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Genetic architecture of subcortical brain structures in 38,851 individuals

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Claudia L. Satizabal, Hieab H.H. Adams, Derrek P. Hibar, Charles C. White, Maria J. Knol, Jason L. Stein, Markus Scholz, Muralidharan Sargurupremraj, Neda Jahanshad, Gennady V. Roshchupkin, Albert V. Smith, Joshua C. Bis, Xueqiu Jian, Michelle Luciano, Edith Hofer, Alexander Teumer, Sven J. van der Lee, Jingyun Yang, Lisa R. Yanek, Tom V. Lee & 30 more Shuo Li, Yanhui Hu, Jia Yu Koh, John D. Eicher, Sylvane Desrivières, Alejandro Arias-Vasquez, Ganesh Chauhan, Lavinia Athanasiu, Miguel E. Rentería, Sungeun Kim, David Hoehn, Nicola J. Armstrong, Qiang Chen, Avram J. Holmes, Anouk den Braber, Iwona Kloszewska, Micael Andersson, Thomas Espeseth, Oliver Grimm, Lucija Abramovic, Saud Alhusaini, Yuri Milaneschi, Martina Papmeyer, Tomas Axelsson, Saskia P. Hagenaars, Esther Walton, Tianye Jia, Christine Macare, Andrew Simmons, Gunter Schumann

Original languageEnglish
Pages (from-to)1624-1636
Number of pages13
JournalNature Genetics
Volume51
Issue number11
Early online date21 Oct 2019
DOIs
Accepted/In press5 Sep 2019
E-pub ahead of print21 Oct 2019
PublishedNov 2019

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Abstract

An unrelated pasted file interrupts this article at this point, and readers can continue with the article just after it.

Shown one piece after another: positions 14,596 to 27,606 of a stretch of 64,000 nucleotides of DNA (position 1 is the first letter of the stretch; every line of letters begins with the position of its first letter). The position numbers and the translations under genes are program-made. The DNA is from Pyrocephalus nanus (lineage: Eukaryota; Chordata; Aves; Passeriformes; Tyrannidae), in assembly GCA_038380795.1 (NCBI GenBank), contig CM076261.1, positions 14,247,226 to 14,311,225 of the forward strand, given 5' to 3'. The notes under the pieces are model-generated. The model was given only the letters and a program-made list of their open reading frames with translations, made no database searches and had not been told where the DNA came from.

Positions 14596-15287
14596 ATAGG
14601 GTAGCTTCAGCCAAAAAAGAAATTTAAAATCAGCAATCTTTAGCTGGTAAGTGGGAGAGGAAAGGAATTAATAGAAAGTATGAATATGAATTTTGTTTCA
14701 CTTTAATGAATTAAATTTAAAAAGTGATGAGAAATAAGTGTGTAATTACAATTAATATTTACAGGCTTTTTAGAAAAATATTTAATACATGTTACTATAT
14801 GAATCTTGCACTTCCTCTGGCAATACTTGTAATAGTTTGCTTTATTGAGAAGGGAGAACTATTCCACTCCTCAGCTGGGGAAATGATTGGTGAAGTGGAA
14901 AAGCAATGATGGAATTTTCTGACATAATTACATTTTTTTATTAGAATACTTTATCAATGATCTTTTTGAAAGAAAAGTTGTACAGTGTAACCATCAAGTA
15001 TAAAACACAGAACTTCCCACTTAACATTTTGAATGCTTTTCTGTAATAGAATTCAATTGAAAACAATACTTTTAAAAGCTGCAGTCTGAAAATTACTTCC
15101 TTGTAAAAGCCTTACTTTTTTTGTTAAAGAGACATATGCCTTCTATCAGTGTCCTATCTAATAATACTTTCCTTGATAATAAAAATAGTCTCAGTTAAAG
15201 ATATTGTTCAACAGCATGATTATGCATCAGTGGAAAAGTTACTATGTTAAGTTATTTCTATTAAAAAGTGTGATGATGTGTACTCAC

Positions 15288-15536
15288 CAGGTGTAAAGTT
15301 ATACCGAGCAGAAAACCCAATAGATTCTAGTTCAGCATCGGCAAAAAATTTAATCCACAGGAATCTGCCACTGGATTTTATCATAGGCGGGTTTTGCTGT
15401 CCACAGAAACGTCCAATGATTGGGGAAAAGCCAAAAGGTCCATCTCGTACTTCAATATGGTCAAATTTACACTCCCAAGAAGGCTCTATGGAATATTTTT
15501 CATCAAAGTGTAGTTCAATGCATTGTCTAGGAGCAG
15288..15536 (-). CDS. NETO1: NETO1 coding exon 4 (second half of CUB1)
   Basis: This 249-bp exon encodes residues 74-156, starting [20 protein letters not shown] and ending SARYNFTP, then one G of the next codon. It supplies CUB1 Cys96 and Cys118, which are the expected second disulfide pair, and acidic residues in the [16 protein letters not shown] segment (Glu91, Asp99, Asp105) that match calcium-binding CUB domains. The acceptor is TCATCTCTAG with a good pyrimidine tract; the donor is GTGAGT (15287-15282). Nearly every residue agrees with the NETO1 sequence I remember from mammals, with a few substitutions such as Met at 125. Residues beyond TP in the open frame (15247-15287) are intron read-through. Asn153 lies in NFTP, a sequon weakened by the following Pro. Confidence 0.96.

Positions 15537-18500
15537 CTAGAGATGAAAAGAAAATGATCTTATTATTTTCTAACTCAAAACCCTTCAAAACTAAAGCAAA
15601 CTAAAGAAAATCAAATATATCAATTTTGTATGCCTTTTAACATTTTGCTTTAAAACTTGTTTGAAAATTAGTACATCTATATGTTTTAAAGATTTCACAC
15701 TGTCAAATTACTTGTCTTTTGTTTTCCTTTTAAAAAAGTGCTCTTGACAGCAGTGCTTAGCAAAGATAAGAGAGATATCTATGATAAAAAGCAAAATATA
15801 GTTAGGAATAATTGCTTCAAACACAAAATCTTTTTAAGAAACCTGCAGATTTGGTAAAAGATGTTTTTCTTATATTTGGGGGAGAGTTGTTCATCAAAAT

Subcortical brain structures are integral to motion, consciousness, emotions and learning. We identified common genetic variation related to the volumes of the nucleus accumbens, amygdala, brainstem, caudate nucleus, globus pallidus, putamen and thalamus, using genome-wide association analyses in almost 40,000 individuals from CHARGE, ENIGMA and UK Biobank. We show that variability in subcortical volumes is heritable, and identify 48 significantly associated loci (40 novel at the time of analysis). Annotation of these loci by utilizing gene expression, methylation and neuropathological data identified 199 genes putatively implicated in neurodevelopment, synaptic signaling, axonal transport, apoptosis, inflammation/infection and susceptibility to neurological disorders. This set of genes is significantly enriched for Drosophila orthologs associated with neurodevelopmental phenotypes, suggesting evolutionarily conserved mechanisms. Our findings uncover novel biology and potential drug targets underlying brain development and disease.

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